MP3 Christopher Grundy - Come to the Feast
A rare, diamond-in-the-haystack find for more progressive/inclusive Christian music lovers. The rich mix of tunes includes pop, alt rock, gospel, calypso, folk, and reggae (well, sort of).
12 MP3 Songs
POP: Folky Pop, FOLK: Modern Folk
Come to the Feast: Progressive, Inclusive Christian Music
The music of Come to the Feast is Christian, but you’ll probably never hear it on Christian radio. “Broadcasters don’t want to play songs about how the church is racially divided, or homophobic” he says. “They can’t afford to tick off their right-wing base. Homeless people inviting the rest of us to Holy Communion? Wisecracks about not waving the Bible like a flag? The church can learn from gay Christians? That stuff’s just not gonna make it onto the usual CCM playlist.”
But goading the Christian right isn’t the point, he’s quick to say. “I’m not writing and performing primarily against anyone,” he says. “I’m just writing the way I see it. The music is my perspective, my faith, the things that I’m for.”
What is he for, then? “Well, the song ‘T.A.M.B.O.’ says that I’m for a church that really lives out Jesus’ prayer ‘…that they all may be one.’ ‘Garments of Love’ says that I’m for standing with the kids who get picked on, for reaching across boundaries like race, class and sexual orientation. “All for Love” says that I’m for a positive, spiritual approach to sexuality. And the title track, ‘Come to the Feast,’ says that I’m for churches that practice extravagant welcome.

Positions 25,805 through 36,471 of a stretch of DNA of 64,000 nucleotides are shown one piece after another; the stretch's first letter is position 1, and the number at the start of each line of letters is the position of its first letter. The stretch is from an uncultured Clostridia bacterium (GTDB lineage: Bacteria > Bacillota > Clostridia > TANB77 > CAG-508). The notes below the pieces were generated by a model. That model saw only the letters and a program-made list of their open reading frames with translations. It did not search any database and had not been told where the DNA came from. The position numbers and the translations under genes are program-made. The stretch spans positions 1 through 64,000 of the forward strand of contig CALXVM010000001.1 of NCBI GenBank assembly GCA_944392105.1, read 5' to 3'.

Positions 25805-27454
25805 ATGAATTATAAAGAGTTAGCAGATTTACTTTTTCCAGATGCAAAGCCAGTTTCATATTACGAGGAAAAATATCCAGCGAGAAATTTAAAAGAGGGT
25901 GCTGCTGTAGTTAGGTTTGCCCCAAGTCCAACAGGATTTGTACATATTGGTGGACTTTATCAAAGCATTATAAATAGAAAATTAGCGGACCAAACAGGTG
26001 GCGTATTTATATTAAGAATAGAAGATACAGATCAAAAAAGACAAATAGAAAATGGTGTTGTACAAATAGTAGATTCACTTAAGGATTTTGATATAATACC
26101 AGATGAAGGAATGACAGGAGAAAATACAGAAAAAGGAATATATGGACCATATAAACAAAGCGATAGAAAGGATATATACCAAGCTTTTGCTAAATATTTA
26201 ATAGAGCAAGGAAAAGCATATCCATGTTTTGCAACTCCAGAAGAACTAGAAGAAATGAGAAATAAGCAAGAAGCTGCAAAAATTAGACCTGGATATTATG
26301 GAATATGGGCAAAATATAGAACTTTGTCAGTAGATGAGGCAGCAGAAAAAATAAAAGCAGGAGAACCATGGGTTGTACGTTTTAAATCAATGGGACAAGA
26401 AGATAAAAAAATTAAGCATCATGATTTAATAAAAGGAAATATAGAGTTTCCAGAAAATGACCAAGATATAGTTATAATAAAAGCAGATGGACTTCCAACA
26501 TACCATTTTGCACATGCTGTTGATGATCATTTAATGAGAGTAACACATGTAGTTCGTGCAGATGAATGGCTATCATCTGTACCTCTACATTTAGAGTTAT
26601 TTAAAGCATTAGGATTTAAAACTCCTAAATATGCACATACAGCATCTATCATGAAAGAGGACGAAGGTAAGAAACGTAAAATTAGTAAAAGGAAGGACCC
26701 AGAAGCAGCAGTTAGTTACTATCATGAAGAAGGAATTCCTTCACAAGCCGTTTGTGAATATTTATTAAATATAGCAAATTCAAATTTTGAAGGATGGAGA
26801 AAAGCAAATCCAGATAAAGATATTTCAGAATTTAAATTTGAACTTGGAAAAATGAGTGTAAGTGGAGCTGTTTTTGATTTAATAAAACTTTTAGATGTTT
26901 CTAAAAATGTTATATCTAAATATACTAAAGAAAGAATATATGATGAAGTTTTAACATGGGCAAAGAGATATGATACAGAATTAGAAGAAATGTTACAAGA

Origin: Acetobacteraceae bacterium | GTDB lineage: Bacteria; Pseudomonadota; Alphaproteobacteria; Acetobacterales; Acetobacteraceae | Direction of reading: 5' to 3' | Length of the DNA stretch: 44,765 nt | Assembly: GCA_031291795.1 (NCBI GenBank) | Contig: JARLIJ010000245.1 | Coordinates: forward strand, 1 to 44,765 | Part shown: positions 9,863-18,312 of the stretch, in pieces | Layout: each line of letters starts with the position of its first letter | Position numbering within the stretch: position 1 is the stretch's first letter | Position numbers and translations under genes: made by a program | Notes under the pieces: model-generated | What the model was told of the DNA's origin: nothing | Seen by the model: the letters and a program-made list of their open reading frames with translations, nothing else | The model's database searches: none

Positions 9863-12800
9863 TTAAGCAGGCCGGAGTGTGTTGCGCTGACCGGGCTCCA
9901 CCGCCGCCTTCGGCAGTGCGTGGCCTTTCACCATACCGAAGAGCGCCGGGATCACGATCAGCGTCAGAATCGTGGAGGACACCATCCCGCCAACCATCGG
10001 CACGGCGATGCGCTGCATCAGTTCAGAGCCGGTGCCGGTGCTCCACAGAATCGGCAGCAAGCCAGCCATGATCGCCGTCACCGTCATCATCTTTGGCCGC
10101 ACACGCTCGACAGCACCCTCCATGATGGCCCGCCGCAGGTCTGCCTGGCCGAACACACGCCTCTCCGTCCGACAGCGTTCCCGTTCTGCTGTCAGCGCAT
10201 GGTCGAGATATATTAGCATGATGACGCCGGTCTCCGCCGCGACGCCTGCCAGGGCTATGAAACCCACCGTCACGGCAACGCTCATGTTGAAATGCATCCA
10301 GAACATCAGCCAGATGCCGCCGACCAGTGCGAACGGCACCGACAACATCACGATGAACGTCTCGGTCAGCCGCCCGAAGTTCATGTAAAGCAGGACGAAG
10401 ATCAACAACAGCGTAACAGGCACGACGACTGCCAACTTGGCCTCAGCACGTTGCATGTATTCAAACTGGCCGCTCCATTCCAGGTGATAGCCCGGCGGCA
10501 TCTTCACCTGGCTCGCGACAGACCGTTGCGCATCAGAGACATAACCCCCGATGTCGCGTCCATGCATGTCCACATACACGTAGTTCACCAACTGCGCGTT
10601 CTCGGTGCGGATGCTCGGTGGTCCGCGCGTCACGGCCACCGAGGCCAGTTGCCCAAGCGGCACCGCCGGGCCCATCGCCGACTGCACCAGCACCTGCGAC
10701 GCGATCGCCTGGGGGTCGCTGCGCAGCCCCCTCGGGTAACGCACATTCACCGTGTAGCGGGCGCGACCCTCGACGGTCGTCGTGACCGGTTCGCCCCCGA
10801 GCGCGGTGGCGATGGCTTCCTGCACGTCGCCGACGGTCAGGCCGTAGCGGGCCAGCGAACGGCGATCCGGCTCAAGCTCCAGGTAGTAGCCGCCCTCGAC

The Come to the Feast CD is a compilation of songs that Christopher wrote for regional and national church events over the course of a decade. Most of the songs are written get people singing, and they usually succeed. “I’ve gotten hilarious letters from youth leaders,” he says. “They say things like, ‘Thank you so much for writing “Fruits of the Spirit,” which our youth group sang over and over in the van, ALL THE WAY FROM SOUTH CAROLINA TO OREGON.’ I’m glad it’s a fun song, but I feel pretty sorry for those youth leaders.”
Christopher has played in coffee houses, camps, churches, and on college campuses from the Carolinas to the Dakotas, from New York City and New Hampshire to Kansas and Colorado. Presently he is based in St. Louis, where he lives with his family. He is an ordained minister of the United Church of Christ, currently teaching preaching and worship at Eden Seminary.